LIBERA ME, Domine, Iesu Christe, ab omnibus iniquitatis meis et universis malis,
fac me tuis semper inhærere mandatis et a te numquam separari permittas. Amen.

Wednesday, 17 February 2010

The Promise of Things to Come

Going back to what I was saying yesterday about picking up things for Lent, instead of just giving up things, the first reading in the Office of Readings for today is a very salutary passage from Isaiah, where the Prophet speaks of the nature of fasting, and reflects on what really pleases God :

5 Is that the sort of fast that pleases me, a day when a person inflicts pain on himself ? Hanging your head like a reed, spreading out sackcloth and ashes ? Is that what you call fasting, a day acceptable to the Lord ?
6 Is not this the sort of fast that pleases me : to break unjust fetters, to undo the thongs of the yoke, to let the oppressed go free, and to break all yokes ?
7 Is it not sharing your food with the hungry, and sheltering the homeless poor; if you see someone lacking clothes, to clothe him, and not to turn away from your own kin ?

It seems to me that this is making the point that, whilst depriving yourself may be beneficial as a way of conquering one's self-centredness, what the Lord wants is for us to make His world a better place during Lent - and just look what He promises to those who do that :

8 Then your light will blaze out like the dawn and your wound be quickly healed over. Saving justice will go ahead of you and the Lord’s glory come behind you.
9 Then you will cry for help and the Lord will answer; you will call and he will say, ‘I am here.’ If you do away with the yoke, the clenched fist and malicious words,
10 if you deprive yourself for the hungry and satisfy the needs of the afflicted, your light will rise in the darkness, and your darkest hour will be like noon.
11 The Lord will always guide you, will satisfy your needs in the scorched land; he will give strength to your bones and you will be like a watered garden, like a flowing spring whose waters never run dry.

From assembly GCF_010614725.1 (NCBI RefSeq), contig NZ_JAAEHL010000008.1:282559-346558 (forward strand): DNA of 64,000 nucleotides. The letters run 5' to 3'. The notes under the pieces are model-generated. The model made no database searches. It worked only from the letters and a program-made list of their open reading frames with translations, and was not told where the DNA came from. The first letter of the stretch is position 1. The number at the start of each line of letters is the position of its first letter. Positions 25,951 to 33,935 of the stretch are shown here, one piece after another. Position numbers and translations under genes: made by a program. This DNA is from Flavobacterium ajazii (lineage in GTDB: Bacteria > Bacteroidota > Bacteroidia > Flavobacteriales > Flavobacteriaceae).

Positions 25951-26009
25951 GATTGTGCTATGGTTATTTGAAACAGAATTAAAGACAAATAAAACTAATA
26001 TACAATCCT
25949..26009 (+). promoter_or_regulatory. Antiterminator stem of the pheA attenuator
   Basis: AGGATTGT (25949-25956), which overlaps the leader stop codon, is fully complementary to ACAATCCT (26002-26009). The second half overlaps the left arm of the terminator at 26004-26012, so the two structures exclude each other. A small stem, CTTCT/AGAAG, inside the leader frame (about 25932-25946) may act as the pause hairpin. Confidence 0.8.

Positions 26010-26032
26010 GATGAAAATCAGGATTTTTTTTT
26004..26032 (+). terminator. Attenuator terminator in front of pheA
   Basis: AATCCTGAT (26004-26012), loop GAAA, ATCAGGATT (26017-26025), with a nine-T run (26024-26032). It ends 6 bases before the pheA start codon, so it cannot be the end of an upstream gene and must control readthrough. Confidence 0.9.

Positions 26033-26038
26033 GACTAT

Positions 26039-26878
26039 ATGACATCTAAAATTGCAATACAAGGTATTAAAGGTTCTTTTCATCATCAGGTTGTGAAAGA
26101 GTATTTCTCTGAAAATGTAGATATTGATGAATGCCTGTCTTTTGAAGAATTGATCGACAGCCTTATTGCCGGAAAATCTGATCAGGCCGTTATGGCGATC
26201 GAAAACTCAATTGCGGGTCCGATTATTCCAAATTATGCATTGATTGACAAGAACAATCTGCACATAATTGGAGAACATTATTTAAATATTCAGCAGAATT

At some point today most (I hope) of us will feel the grittiness of ash on our heads, and hear the words ‘Remember, Man, that you are dust, and to dust will you return’; a sacramental which is intended to remind us of the transient nature of earthly life, and the need to change our lives whilst - as I said yesterday - there is yet time.

The Lord offers us the promise not only of eternal life, but of Paradise - the ‘watered garden’- if we ‘Repent, and believe the Gospel’, and make His world the world He wants it to be : and however much of a drag we may find the forty days of Lent, for making a new self - let alone a new world - there is scarcely time enough.

Today, then, and for the next forty days, let us take the words of Isaiah to heart and try to ensure that at the end of this Lent, at least, the world is a little bit better for our fast.


  1. A good point, well made. I've noticed many bloggers reminding us that our Lenten fast is not an end in itself, or just for our own benefit. We need to see the benificial result of our fasting in others. I for one need to keep this in mind. Thank you for the reminder and the encouragement.

  2. Oops, typo! I meant of course,'beneficial'.

    Perhaps this Lent I should try 'engaging my brain before touching the keyboard'! :-)